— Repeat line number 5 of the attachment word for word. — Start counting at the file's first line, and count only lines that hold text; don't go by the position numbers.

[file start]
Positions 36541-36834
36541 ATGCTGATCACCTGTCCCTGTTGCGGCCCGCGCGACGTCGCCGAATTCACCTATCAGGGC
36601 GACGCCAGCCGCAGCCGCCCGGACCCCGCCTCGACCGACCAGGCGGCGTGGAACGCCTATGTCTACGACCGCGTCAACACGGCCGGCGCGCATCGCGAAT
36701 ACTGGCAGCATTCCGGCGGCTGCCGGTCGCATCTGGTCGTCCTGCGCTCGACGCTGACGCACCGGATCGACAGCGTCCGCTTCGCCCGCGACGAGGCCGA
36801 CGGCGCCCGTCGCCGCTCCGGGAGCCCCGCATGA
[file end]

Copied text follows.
36801 CGGCGCCCGTCGCCGCTCCGGGAGCCCCGCATGA